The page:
"I'm going to Pine Valley for a weekend soon," said the voice on my mobile phone. "Would you like to come?" For an enthusiastic but inexperienced student of America's golf courses, invitations don't get much better than this. Sir Ronnie Hampel, for whom I had done a very small favour earlier in the summer, was now responding in spades. In a year already overflowing with golf treats, this promised to be a highlight, especially as he suggested we play Merion, just restored to the US Open Championship circuit, as well.

A more subtle question than the familiar one about which is your favourite course is: Which courses must you have played by the time the Grim Reaper calls? There are some obvious choices. Few people would dispute that the Old Course at St Andrews, Augusta National and Muirfield are absolute requirements. And unless you've dined at the long table at Prestwick after a 36-hole foursomes match, there exists a gap in your experience that nothing else can fill.


FT Weekend readers will have other candidates for inclusion in this category and e-mail suggestions are welcome. It's beyond doubt, however, that you're a golfing virgin until you've experienced Pine Valley in New Jersey. From the moment we crossed the single-track railway line and glimpsed the 18th hole, it was obvious this was a very special place indeed. Warmly welcomed, we were directed to Perrin Cottage, named after the club's first chairman, a comfortable four-bedroom residence with an open fire, powerful showers and its own floodlit putting green.

At dinner in the spacious and pleasantly informal clubhouse we sampled the snapper soup, into which I sloshed liberal quantities of sherry from one of the decanters that adorn every table. Later in the Big Room, malt in hand, we admired the portrait of the inspiration and founder of Pine Valley, George Crump, who sadly died before his dream reached fruition. Later still, in the ghostly light of a full moon, we drove our buggy back to the cottage along silent tree-lined roads.

Next morning, we breakfasted regally in a private room, our ranks swollen by the arrival of Ronnie's sons and their guests. Venturing on to the course I recalled that few golfers break 90 in their first round at Pine Valley. By the time we reached the old water tower beside the 12th tee where refreshments are served, I still harboured fanciful notions of doing so but should have known better. After three-putting for the fourth time on the big 13th green and pulling my tee shot into the water at the spectacular downhill short 14th, the normal order of things reasserted itself.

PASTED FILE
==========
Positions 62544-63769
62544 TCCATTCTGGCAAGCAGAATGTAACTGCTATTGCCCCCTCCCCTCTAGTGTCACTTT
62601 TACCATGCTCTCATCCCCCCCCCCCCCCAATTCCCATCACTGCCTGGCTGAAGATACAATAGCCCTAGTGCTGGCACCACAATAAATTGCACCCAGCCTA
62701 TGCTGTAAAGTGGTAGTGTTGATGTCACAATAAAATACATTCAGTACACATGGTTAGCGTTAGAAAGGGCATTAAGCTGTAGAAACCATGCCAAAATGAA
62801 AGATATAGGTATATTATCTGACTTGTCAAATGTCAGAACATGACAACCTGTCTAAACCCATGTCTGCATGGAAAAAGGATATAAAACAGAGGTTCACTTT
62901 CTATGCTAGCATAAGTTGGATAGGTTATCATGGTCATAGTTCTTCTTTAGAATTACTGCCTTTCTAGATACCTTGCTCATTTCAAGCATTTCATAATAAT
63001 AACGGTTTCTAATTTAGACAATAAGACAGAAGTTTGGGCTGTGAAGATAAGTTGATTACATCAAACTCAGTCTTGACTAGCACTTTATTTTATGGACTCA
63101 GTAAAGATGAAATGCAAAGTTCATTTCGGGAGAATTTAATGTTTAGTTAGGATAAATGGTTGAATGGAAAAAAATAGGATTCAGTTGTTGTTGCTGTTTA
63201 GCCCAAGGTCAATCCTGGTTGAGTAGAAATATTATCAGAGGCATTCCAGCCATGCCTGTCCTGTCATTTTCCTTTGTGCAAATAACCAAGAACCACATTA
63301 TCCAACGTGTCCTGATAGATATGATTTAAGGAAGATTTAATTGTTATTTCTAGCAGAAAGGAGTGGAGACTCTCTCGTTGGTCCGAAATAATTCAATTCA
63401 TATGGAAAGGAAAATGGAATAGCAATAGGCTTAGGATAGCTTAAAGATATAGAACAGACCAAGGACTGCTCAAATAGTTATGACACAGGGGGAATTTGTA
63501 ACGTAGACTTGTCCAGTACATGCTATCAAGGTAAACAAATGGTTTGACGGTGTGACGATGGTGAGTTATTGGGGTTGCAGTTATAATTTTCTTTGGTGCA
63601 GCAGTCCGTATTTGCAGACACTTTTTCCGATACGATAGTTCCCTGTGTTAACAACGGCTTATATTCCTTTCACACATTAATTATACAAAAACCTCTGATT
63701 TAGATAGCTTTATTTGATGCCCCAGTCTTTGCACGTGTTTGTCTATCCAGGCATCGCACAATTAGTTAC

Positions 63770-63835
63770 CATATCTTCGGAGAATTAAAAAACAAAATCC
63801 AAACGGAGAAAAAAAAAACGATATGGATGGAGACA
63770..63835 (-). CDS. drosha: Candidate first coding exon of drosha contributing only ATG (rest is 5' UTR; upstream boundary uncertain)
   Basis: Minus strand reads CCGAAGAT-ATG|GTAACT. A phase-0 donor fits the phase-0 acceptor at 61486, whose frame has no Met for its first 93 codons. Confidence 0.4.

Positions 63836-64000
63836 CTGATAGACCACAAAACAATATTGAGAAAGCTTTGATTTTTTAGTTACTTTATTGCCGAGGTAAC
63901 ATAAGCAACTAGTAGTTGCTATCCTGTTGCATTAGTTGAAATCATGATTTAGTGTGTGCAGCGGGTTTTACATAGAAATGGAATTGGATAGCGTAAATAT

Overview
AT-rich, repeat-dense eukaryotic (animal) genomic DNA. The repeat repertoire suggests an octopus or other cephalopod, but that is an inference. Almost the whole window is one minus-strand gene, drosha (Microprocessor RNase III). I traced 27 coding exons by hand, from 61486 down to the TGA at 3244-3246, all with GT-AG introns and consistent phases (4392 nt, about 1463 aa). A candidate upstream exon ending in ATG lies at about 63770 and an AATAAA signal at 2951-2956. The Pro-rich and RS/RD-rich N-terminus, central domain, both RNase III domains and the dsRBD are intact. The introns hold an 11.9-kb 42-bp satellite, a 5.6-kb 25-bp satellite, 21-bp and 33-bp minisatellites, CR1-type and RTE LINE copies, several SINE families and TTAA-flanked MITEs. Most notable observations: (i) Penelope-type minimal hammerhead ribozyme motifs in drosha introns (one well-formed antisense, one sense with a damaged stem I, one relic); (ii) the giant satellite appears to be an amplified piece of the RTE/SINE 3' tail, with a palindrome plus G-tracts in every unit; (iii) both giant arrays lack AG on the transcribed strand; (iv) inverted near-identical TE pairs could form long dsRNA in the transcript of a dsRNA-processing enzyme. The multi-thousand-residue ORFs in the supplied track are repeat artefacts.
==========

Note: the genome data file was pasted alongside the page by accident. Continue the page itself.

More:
The magnificence of the course, rated the best in the world by many authorities greater than me, exceeded my highest expectations. The 18 holes are varied, distinct, geographically separate and beautiful. The golf is difficult and demands every shot in the book. The greens are fast and tricky. Bogeys may be relatively easily achieved but pars are tough and disaster lurks so often, there's not a moment you can drop your guard.

After four rounds in three days I was used to the distinctively American hoot of trains passing in the distance and not distracted by my caddy's racy description of the services available at a nearby establishment and its tariffs, though floored by his blunt inquiry: "How much does a hooker cost in London?" I did, however, acquire a modest familiarity with the course and concluded it would take a very long time indeed to tire of the excitement and joy of playing here.

Pine Valley is so large that golfers can genuinely cut themselves off completely from everything else except golf.

Anonymous said...

Adding some FYI:

There are nearly 1200 members at Pine Valley. Many are overseas, but there are at least 350 reasonably local members.

Women had equal playing status at PVGC until the mid-1950's, the 12N Sunday is often stretched a little bit and the women who play there are generally better than a lot of the men who do play there. The women also now have a little clubhouse access whereas previously they changed shoes in a small bathroom (Including Supreme Court Justice O'Connor when she played) and had beverages outside.

From the reader write-up:
"A layout and routing unmatched by any course in the world. With due respect to Old Tom, H.S., C.B., Dr. Mackenzie, Tillie, Raynor and Thomas.........Mr. Crump is the greatest golf architect that ever lived."

The overwhelming majority of those architects and more such as Wm.Flynn all designed PV and it is coming to light that Harry Shapland Colt may be as responsible for the routing and architectural details of PVGC as any man.

r

Anonymous said...

I have had the pleasure of playing Pine Valley with my father who is a member. I've never had to think so much on a golf course. Very demanding. I usually score about a low 80 and was happy to get out of there with a mid 90's. I you miss the fairways you are more than likely going backwards to get out of trouble. One of my favorite father son events possible. I am truly lucky.

Anonymous said...

i see that one commenter has already corrected the number of members (over 1000). i had the opportunity to play this wonderful course early in the week, and the range balls are not pro v1's. they are titleist nxt's, my guess is that the membership would find pro v1 range balls to be "over the top." i was impressed with the little touches of modesty all around the property.

Anonymous said...

I spent 2 nights on the grounds and played several rounds. my main memory was the initial entrance through the front gate. I had a combination orgasm and heart attack at that moment.

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Anonymous said...

Correction to above; range balls are, in fact, Pro V1's.

Anonymous said...

was there today for the Crump Cup and the range balls are in fact Pro V1. The range is nicer than most golf courses! Just spectacular!